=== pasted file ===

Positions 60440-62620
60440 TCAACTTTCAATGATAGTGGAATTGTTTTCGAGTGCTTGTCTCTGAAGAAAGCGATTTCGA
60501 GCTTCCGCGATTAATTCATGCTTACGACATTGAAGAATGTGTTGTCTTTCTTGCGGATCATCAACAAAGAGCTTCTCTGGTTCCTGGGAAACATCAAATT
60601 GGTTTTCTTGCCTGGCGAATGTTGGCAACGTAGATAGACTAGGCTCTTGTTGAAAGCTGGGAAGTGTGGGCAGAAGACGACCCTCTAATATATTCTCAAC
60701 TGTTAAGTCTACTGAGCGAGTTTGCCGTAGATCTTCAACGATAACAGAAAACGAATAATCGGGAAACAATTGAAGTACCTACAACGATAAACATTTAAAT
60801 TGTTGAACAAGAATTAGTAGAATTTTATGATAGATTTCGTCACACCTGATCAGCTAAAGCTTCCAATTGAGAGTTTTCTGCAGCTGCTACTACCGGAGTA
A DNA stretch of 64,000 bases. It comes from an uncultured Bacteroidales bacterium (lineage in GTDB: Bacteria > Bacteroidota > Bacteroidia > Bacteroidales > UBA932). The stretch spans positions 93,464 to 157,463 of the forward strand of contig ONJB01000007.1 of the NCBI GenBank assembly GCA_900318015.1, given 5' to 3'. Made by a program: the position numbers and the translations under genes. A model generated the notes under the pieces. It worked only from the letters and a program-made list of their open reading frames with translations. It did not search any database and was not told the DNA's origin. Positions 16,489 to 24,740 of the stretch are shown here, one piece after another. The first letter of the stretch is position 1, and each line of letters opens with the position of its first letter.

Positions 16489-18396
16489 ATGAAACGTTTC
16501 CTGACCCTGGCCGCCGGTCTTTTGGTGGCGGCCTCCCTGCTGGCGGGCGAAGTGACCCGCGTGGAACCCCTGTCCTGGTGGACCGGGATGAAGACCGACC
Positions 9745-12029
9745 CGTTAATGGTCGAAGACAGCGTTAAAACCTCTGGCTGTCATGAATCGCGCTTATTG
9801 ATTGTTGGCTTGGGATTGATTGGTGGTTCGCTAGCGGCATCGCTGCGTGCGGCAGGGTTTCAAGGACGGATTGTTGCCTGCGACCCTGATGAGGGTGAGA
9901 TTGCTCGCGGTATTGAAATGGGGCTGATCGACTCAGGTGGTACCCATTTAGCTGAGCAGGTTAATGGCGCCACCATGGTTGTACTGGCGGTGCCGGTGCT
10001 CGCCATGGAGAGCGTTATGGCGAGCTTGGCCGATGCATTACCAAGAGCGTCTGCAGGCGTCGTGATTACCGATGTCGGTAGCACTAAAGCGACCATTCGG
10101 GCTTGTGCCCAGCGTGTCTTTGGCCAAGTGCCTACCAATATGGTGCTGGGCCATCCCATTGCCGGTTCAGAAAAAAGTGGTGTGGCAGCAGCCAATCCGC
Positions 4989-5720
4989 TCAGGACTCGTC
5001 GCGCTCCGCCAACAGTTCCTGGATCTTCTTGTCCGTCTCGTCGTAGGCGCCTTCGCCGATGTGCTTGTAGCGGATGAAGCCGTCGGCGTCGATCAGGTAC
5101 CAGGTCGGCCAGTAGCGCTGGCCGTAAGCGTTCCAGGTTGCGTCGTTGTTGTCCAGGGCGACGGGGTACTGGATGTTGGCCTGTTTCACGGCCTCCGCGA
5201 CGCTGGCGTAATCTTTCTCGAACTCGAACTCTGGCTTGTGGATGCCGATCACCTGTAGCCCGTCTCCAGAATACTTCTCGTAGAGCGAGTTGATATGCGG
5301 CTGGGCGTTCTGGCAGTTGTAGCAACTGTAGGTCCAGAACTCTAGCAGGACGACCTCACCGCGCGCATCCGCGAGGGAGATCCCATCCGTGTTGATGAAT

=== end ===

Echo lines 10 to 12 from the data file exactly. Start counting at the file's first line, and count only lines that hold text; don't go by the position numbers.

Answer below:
16501 CTGACCCTGGCCGCCGGTCTTTTGGTGGCGGCCTCCCTGCTGGCGGGCGAAGTGACCCGCGTGGAACCCCTGTCCTGGTGGACCGGGATGAAGACCGACC
Positions 9745-12029
9745 CGTTAATGGTCGAAGACAGCGTTAAAACCTCTGGCTGTCATGAATCGCGCTTATTG